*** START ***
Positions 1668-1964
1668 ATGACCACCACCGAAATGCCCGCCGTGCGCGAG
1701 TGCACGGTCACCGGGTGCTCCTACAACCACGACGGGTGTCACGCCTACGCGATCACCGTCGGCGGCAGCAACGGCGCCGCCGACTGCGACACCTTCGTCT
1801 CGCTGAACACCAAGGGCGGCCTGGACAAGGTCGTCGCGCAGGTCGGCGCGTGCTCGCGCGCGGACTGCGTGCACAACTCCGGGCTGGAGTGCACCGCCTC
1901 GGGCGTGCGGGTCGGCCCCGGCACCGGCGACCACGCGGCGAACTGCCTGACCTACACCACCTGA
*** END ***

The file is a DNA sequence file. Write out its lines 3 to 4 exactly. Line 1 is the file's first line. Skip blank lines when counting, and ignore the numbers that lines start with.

1701 TGCACGGTCACCGGGTGCTCCTACAACCACGACGGGTGTCACGCCTACGCGATCACCGTCGGCGGCAGCAACGGCGCCGCCGACTGCGACACCTTCGTCT
1801 CGCTGAACACCAAGGGCGGCCTGGACAAGGTCGTCGCGCAGGTCGGCGCGTGCTCGCGCGCGGACTGCGTGCACAACTCCGGGCTGGAGTGCACCGCCTC